Boeing has released shocking footage showing two pilots blasting out of the U.S. Air Force’s newest T-7A Red Hawk trainer aircraft during a test of the ejection seat system.
Boeing is one of the largest aircraft manufacturers not just in the United States, but in the entire world. Creators of the legendary Boeing 747 airliner, the company also knows a thing or two about designing and testing military aircraft. One aircraft the company is currently developing is that of the T-7A Red Hawk, a joint project in collaboration with Swedish defense giant Saab. Boeing has released a video on social media showing the Collins Aerospace Aces 5 ejection seat being tested along a ground-based test run with the seats being ejected from 0-500 mph.
“Watch as the Boeing-SAAB T-7A Red Hawk successfully tests its Collins Aerospace ACES 5 aircrew ejection seat from 0-500 mph with a simulated aircrew. This test proves safer advanced pilot training for the U.S. Air Force,” the American plane-maker said in a Twitter post Monday.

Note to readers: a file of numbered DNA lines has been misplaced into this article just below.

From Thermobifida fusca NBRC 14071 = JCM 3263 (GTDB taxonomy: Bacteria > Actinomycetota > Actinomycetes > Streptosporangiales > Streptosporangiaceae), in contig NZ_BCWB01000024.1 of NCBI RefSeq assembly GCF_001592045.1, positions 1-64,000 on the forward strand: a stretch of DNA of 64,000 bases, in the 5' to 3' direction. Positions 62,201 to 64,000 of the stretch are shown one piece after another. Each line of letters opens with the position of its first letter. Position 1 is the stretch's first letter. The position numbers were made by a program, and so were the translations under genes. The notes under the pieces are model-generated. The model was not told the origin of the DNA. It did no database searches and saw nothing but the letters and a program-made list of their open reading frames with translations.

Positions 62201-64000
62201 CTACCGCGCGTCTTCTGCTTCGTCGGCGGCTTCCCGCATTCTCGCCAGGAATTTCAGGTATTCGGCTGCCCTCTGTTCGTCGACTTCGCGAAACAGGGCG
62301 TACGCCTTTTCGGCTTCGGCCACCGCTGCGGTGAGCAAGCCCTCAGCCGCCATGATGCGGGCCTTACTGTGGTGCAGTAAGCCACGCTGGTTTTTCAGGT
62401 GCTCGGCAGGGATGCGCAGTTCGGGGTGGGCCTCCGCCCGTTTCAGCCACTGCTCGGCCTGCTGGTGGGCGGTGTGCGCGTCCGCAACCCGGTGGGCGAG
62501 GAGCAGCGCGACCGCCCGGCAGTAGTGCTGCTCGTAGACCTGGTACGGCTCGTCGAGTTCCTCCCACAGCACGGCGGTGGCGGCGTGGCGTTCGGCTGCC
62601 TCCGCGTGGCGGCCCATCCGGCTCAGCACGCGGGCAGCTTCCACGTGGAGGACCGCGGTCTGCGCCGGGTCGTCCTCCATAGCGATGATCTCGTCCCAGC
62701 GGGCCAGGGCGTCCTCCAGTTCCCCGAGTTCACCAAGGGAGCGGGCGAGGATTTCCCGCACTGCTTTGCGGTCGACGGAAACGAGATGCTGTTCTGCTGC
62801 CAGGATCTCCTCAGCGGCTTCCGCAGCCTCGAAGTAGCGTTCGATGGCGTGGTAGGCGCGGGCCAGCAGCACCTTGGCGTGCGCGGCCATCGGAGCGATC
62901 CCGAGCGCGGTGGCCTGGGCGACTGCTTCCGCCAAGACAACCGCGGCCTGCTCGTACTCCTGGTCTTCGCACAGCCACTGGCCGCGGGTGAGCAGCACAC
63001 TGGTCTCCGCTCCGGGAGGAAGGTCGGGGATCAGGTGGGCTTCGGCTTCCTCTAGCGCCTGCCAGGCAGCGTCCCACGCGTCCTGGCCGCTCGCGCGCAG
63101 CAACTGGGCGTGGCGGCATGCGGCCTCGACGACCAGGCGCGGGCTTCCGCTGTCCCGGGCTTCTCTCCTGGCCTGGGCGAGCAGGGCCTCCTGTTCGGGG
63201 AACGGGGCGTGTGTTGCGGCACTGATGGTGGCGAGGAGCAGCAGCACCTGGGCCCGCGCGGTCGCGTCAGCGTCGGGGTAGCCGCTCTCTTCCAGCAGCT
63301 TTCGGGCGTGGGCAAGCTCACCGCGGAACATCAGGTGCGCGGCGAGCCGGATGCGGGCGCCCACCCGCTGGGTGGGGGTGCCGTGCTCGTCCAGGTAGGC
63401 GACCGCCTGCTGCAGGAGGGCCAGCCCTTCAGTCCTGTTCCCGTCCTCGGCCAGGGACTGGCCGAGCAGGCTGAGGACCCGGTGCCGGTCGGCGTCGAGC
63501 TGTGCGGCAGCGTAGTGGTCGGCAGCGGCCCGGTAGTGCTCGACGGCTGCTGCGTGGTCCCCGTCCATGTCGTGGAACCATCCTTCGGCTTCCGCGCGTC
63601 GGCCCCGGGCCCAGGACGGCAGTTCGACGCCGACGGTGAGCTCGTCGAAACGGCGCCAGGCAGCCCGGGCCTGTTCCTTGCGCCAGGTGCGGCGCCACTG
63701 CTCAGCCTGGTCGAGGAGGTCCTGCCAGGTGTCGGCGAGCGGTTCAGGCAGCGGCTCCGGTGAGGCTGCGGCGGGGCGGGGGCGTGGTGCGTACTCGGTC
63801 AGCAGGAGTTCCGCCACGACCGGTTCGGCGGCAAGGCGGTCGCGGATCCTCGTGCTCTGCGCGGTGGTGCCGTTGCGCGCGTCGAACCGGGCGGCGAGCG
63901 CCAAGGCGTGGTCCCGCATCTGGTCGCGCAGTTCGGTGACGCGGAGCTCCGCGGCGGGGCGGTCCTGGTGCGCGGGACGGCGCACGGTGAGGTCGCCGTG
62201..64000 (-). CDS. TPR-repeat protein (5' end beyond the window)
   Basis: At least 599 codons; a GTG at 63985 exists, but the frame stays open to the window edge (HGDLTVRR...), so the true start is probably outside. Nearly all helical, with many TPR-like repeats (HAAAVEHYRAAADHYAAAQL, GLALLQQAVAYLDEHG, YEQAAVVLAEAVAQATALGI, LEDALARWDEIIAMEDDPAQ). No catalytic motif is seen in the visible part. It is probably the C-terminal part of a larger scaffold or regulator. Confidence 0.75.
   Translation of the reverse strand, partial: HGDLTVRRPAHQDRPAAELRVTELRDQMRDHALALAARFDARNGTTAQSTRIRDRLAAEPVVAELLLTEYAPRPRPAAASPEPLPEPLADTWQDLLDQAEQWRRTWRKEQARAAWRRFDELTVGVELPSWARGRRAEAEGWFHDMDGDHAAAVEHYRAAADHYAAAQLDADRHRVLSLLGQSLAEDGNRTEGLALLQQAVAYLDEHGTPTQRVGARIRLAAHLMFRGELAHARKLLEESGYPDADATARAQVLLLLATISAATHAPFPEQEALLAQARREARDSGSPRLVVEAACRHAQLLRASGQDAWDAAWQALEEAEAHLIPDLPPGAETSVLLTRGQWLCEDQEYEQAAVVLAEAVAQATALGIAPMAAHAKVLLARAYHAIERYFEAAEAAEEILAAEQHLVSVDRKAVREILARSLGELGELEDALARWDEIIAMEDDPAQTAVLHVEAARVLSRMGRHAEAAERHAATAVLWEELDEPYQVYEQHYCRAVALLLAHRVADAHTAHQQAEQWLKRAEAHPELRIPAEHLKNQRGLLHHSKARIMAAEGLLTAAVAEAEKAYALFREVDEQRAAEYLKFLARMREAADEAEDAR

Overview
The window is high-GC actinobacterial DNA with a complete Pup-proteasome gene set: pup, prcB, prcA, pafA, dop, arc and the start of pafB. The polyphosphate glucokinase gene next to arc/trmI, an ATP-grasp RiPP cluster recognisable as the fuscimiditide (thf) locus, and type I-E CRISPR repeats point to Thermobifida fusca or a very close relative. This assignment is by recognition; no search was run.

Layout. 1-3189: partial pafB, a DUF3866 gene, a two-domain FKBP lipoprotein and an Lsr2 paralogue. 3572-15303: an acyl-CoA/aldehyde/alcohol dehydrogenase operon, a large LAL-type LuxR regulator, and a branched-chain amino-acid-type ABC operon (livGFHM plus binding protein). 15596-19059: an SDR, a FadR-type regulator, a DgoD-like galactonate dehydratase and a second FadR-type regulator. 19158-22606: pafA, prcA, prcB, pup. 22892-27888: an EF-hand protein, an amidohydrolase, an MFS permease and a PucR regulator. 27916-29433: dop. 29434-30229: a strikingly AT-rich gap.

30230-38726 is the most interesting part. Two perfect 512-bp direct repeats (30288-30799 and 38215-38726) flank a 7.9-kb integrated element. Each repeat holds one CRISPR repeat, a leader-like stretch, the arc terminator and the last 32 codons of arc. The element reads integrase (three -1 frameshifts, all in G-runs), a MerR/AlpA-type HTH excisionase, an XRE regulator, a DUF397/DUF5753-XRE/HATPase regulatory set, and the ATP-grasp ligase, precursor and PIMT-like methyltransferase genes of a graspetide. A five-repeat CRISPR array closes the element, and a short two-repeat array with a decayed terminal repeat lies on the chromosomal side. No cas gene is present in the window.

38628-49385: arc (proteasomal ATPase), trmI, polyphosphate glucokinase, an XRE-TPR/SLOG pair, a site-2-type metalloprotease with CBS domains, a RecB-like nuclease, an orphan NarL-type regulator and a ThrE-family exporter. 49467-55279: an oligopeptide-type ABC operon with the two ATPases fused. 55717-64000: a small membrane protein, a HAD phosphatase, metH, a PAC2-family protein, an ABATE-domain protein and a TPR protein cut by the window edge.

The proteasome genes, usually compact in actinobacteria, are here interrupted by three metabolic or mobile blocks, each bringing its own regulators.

The ACES 5 is the latest addition to the Collins Aerospace family of Advanced Concept Ejection Seats.
The new ACES 5 seat includes improved head, neck, arm, and leg “flail prevention,” along with a catapult that can adjust based on the occupant’s weight.
Collins Aerospace says the vehicle ACES 5 incorporates advanced safety upgrades compared to the legacy ACES II, which is credited with saving more than 650 lives since being introduced in 1978.
ACES 5 selected for the U.S. Air Force’s newest T-7A Red Hawk trainer aircraft and also be installed on the F-16, F-22, B-1, and A-10 fleets.
The T-7A Red Hawk is to be the US Air Force’s next-generation training jet. Built from the legacy of the Tuskegee airmen, it is to train the next generation of both fighter and bomber pilots and is to replace the longstanding Northrop T-38 Talon once it has entered service.
The Red Hawk is still very much in the test and development phase, with so far only two prototypes being built and the aircraft first taking flight back in 2016. The production though did begin in February 2021 and an armed T-7 version is set to be produced as well.